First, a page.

Lack of access to food and resources to fulfill other basic needs is a reality for many college students across the United States and on the University of Mississippi campus.
A 2018 study by the Hope Center for College, Community, and Justice, which surveyed more than 86,000 college students, found that 45 percent of respondents reported food insecurity within the previous month. The Hope Center study also found that basic needs insecurity, including food and housing, is higher among marginalized students, such as students of color and students who identified as LGBTQ.
According to a 2016 study by the College and University Food Bank Alliance , students who experience food insecurity were negatively impacted academically and reported choosing not to purchase a required textbook, missing class and dropping a class as outcomes related to lack of food access and basic needs.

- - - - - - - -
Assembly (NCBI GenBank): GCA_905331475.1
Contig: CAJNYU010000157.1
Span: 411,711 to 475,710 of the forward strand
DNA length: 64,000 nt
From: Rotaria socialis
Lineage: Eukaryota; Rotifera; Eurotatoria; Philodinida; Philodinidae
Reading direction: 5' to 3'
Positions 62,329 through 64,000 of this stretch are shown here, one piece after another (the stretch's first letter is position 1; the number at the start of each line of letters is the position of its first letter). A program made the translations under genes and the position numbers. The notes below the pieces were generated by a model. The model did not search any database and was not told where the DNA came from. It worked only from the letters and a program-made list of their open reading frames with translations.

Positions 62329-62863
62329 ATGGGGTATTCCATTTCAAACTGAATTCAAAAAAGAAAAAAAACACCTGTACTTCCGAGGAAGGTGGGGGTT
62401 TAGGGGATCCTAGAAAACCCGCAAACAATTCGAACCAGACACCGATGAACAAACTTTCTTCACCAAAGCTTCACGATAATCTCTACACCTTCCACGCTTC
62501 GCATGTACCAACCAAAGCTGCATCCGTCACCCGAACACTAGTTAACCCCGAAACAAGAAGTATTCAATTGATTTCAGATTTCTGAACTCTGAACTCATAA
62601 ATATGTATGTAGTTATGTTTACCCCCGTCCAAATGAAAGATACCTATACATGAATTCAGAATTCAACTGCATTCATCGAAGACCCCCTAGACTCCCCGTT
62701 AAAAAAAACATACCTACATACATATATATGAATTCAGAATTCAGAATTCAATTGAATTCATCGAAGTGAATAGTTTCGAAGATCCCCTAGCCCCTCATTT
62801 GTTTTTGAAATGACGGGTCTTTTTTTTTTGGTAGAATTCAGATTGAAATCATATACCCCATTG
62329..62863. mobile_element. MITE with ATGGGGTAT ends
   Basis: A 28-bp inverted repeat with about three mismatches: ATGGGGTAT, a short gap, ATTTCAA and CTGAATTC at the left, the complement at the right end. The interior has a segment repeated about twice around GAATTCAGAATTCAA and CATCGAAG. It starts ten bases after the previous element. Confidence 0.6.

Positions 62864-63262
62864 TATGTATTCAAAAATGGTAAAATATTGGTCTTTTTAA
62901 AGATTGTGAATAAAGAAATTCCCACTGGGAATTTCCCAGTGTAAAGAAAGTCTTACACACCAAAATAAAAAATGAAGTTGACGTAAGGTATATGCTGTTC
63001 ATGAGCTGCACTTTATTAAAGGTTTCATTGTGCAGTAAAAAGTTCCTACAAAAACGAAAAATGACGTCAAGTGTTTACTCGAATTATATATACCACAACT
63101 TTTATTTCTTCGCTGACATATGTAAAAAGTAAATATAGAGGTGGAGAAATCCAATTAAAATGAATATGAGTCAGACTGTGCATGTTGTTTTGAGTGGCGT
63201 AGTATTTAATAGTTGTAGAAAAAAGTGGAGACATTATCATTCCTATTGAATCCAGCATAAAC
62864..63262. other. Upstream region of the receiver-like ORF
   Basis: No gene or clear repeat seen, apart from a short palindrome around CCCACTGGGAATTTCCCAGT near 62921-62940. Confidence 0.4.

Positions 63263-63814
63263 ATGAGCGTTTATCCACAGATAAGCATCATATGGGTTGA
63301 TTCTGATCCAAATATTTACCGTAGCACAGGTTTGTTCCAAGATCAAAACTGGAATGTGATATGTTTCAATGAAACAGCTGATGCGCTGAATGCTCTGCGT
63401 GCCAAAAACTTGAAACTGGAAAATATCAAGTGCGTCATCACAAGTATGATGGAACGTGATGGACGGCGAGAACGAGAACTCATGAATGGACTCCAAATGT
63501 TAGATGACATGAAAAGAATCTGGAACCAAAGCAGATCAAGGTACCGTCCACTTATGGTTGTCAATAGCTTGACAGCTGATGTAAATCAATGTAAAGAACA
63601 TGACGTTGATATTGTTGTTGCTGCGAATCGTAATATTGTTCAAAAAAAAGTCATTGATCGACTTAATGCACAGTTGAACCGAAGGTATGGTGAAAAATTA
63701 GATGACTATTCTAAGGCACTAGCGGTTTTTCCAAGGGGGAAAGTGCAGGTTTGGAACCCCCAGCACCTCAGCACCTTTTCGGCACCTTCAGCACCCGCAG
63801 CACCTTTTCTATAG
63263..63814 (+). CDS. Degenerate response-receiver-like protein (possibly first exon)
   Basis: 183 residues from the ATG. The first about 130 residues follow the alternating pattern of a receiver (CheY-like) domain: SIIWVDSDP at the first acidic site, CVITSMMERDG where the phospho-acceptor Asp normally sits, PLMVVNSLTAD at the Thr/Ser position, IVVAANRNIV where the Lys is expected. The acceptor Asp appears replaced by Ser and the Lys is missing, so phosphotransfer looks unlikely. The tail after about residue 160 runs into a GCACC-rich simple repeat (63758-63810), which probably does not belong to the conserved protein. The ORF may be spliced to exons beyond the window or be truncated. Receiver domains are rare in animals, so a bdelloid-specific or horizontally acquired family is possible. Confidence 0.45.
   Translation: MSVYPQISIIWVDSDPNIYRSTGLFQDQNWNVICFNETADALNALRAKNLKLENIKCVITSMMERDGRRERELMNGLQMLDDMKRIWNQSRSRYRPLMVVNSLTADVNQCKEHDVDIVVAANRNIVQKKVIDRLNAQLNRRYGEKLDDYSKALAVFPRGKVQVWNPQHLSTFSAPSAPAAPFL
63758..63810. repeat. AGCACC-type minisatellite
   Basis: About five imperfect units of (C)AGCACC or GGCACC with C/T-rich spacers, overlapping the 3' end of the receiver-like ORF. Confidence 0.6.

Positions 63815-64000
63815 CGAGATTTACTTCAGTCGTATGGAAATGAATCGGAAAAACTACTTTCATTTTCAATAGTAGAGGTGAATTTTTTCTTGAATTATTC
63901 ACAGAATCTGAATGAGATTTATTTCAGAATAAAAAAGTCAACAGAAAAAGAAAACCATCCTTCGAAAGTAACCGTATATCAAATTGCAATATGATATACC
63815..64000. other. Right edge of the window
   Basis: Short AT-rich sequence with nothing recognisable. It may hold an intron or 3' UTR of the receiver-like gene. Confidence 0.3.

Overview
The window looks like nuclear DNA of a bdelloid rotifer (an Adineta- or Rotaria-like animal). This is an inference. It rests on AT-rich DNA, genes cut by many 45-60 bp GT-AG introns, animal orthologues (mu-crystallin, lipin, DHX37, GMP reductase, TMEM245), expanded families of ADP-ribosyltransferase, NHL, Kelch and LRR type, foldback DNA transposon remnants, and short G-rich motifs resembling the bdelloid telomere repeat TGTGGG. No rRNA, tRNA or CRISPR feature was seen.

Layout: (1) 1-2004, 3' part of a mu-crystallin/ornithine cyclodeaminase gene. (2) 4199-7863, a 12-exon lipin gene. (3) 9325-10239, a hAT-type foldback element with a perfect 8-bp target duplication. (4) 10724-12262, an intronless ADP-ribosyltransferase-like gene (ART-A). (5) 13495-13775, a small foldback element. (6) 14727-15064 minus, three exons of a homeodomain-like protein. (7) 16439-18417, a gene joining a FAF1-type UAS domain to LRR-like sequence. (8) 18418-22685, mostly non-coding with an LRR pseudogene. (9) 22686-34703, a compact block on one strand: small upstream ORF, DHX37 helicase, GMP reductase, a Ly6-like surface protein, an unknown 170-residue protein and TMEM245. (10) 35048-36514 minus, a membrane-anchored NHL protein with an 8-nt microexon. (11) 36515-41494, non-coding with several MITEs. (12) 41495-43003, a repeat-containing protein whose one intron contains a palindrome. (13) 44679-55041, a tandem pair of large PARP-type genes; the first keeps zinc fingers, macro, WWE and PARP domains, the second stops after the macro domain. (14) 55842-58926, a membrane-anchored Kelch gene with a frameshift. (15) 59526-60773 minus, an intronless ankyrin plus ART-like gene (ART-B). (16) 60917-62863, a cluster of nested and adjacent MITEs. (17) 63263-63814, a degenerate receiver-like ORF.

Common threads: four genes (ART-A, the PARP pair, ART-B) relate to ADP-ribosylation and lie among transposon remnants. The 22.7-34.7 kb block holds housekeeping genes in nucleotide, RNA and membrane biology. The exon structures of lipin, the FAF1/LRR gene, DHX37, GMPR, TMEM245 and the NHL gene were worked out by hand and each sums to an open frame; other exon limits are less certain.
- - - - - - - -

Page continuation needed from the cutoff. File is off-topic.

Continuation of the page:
On the University of Mississippi campus, a 2017 Honors thesis by K.L. Halfacre found that 46.1 percent of students were food insecure, with 24.7 percent experiencing low food insecurity.
To learn more about food insecurity on college campuses, click here.
“Hunger on Campus: The Challenge of Food Insecurity for College Students” by the College and University Food Bank Alliance, the National Student Campaign Against Hunger and Homelessness, the Student Government Resource Center and the Student Public Interest Research Groups.
“Diet Quality and Food Insecurity Among University Students: The Role of Food Preparation Ability,” a 2017 thesis by UM student K.L. Halfacre. Accessed via ProQuest on April 26, 2019.